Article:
Lung cancer is a deadly disease that causes about 150,000 deaths a year according to the CDC. The main cause is tobacco, which is responsible for over 33% of cancers in men and 10% of cancers in women.
Non-small cell lung cancer NSCLC is the most common form of lung cancer and accounts for 75-80% of lung cancers. The second type of lung cancer is known as small cell cancer and accounts for 10 to 15% of the cases. In the case of lung cancer, lung cells mutate after exposure to toxic substances such as tobacco, asbestos, and pesticides. It is these mutations that are responsible for the development of the tumors.
Although lung cancer used to be a predominantly male disease, women are now catching up with men. A parity we could have done without.
The first risk factor: smoking
Tobacco is responsible for more than 33% of cancers in men and 10% of cancers in women. These numbers are steadily increasing, especially among the rising number of women who smoke. The risk of developing lung cancer increases with the number of years of exposure and the number of cigarettes smoked. But it is never too late to throw away that pack of cigarettes because quitting smoking always leads to lower cancer mortality.
Symptoms that should not be ignored
Persistent cough, shortness of breath, hoarseness, chest pain, and blood in the sputum along with unexplained fever, loss of appetite, and weight loss should prompt you to visit your doctor.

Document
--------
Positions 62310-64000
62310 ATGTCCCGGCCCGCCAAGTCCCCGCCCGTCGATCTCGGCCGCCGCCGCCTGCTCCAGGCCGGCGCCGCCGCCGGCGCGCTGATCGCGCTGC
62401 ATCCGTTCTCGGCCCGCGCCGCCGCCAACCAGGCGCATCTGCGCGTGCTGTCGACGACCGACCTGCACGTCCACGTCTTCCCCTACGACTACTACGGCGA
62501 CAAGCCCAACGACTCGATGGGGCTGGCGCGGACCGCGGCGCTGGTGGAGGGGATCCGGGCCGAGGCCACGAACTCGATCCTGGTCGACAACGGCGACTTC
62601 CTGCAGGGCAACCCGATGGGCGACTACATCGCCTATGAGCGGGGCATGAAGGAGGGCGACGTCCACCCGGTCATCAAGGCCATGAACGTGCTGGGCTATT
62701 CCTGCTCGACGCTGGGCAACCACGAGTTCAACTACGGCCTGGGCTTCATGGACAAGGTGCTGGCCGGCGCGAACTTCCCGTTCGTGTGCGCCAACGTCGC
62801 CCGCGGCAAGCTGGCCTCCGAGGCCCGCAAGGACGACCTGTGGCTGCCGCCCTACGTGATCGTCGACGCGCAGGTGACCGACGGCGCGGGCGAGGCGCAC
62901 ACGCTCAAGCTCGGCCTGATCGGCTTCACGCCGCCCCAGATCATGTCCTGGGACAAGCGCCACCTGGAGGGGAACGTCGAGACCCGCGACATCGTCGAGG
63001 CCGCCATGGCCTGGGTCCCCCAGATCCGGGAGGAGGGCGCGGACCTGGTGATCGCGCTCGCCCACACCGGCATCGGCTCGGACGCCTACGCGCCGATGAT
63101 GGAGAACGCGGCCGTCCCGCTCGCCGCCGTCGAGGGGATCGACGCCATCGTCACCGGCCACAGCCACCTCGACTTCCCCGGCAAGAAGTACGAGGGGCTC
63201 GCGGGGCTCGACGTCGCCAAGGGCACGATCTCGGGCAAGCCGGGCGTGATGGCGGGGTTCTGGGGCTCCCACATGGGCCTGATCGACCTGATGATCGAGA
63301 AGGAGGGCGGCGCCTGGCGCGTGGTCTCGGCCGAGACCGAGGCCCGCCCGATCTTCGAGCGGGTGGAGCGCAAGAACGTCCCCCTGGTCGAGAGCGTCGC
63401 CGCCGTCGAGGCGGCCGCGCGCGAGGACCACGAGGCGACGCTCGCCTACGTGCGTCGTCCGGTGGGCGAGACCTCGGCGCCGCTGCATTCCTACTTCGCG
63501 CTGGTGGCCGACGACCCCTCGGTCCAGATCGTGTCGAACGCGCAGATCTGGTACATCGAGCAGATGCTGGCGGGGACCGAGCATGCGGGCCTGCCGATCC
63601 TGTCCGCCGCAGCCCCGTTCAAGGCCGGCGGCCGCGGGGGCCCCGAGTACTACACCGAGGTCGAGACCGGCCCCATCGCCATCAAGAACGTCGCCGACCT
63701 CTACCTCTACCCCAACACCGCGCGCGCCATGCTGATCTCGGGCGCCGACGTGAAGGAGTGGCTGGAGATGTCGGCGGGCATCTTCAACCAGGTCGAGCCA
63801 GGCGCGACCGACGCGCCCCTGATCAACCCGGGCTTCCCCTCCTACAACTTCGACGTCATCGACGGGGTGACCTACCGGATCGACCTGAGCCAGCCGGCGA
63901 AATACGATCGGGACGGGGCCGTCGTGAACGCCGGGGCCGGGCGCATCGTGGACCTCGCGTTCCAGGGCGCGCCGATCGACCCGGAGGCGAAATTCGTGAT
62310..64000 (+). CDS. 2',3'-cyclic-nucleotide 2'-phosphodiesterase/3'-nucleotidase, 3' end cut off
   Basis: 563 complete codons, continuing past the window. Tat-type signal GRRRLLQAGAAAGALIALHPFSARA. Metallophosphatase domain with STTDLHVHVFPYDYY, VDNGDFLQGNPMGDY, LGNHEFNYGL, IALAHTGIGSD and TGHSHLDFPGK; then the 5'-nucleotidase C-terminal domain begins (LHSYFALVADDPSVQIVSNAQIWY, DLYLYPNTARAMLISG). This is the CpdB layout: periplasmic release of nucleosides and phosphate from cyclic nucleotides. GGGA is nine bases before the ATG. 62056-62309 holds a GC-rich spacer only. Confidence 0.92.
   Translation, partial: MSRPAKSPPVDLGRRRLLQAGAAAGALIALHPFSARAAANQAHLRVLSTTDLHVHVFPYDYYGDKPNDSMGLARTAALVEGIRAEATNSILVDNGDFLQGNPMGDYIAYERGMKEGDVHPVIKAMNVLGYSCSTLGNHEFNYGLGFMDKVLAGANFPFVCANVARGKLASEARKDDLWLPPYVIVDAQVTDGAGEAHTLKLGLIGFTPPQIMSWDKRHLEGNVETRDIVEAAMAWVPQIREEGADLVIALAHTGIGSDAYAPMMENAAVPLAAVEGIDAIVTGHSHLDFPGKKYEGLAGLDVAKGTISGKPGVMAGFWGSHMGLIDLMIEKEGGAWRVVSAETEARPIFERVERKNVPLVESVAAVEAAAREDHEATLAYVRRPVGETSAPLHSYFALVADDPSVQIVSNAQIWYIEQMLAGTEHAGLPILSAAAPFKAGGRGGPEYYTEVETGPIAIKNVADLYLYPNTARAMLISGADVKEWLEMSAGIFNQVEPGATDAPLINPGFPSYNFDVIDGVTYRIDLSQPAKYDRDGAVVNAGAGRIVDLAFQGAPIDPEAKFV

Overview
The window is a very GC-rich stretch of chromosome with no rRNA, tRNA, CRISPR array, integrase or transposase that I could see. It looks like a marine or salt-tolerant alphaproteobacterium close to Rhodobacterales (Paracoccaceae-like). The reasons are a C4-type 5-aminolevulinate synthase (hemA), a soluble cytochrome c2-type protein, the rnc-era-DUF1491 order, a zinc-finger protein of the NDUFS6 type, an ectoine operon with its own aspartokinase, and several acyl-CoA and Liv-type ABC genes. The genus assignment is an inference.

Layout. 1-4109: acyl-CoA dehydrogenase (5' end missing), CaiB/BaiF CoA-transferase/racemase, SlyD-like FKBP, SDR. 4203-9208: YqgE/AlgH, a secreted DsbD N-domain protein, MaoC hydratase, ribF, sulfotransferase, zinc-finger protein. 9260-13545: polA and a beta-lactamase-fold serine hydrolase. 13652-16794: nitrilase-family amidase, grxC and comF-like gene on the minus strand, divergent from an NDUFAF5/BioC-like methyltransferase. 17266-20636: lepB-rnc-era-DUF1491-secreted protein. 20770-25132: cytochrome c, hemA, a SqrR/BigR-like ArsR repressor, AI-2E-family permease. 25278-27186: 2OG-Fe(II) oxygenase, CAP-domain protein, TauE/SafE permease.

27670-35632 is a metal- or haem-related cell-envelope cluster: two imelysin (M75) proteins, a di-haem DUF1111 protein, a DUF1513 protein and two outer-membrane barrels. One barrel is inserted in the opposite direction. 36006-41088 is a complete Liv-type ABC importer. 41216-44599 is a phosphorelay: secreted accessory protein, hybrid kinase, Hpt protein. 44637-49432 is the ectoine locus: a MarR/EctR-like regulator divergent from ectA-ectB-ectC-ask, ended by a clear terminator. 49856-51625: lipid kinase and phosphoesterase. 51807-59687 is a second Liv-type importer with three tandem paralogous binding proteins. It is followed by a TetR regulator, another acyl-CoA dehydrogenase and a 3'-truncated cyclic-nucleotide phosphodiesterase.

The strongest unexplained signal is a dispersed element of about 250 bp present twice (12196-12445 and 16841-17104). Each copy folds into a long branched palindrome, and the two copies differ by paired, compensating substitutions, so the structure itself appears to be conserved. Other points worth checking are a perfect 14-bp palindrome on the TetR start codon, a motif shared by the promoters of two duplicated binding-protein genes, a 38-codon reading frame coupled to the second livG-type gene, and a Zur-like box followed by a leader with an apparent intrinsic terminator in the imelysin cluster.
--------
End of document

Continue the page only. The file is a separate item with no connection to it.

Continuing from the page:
The disease is generally diagnosed by a blood test, then a CT or MRI scan, and finally confirmed by a biopsy.
Surgery, radiotherapy, chemotherapy, targeted therapy, immunotherapy are the different solutions that are available to treat this terrible disease. In the early stages, doctors will most often have to resort to surgery. But it is common for cancer to metastasize, and then a race against the clock begins.
Among the innovative treatments: Targeted therapies that specifically target the diseased cells. The specific molecules used, block the cancer process locally while sparing healthy cells. And immunotherapy is used to awaken the immune system so that the tumors are targeted without hurting healthy cells. In non-small cell lung cancer, immunotherapy has been shown to increase patient survival by 27%, and in some cases by more than 40%.
Rush Limbaugh who was a smoker was diagnosed with lung cancer one year ago most likely at an advanced stage which makes it more difficult to treat. He passed away today after suffering from complications related to the disease.
Early diagnosis is very important so pay attention especially if you are a smoker or an industrial worker to any of the following symptoms:
- Persistent cough
- Shortness of breath
- Chest pain,
- Blood in the sputum
- Unexplained fever
- Loss of appetite, and weight loss.
And if in doubt go see your doctor.